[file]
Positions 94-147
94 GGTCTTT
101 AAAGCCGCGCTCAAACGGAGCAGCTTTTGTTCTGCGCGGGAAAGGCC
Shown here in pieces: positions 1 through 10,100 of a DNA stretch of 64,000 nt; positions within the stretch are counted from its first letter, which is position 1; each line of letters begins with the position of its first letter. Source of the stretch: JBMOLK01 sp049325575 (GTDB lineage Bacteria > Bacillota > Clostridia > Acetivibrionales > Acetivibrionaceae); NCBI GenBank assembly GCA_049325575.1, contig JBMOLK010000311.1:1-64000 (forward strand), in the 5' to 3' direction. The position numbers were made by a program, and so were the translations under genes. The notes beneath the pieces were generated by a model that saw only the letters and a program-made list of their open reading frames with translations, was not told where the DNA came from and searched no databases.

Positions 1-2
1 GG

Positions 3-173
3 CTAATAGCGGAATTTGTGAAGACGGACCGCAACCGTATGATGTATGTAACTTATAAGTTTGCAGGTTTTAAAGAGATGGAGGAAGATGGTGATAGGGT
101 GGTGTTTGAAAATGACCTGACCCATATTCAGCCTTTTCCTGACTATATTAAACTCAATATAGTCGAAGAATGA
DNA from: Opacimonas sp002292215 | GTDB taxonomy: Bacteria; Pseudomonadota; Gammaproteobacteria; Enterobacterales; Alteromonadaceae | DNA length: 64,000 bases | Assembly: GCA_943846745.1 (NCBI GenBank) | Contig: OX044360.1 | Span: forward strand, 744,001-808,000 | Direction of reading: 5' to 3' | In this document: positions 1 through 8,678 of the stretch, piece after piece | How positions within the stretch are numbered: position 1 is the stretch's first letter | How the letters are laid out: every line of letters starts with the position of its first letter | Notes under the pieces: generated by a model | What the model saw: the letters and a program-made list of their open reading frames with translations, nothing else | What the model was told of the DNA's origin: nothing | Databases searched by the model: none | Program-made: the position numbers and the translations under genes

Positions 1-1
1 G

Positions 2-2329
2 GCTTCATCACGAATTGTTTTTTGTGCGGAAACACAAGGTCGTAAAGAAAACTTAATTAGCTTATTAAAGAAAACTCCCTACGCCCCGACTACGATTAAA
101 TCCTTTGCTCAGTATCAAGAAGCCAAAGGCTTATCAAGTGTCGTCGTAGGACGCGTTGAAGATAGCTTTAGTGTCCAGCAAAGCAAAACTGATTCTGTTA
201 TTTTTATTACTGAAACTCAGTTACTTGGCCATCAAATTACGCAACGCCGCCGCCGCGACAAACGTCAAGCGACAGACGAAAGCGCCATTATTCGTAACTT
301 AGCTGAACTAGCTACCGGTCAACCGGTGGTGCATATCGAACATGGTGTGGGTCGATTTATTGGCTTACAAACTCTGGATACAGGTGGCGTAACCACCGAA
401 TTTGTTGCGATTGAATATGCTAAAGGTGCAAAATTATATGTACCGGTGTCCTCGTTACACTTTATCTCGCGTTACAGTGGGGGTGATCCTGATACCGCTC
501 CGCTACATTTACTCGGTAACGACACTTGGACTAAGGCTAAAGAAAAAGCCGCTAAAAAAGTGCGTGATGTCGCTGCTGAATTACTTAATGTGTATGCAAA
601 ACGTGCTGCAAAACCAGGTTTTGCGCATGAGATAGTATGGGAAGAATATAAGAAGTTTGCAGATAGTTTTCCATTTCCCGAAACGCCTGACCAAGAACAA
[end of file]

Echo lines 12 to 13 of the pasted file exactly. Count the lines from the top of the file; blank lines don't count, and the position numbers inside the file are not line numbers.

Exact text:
1 G

Positions 2-2329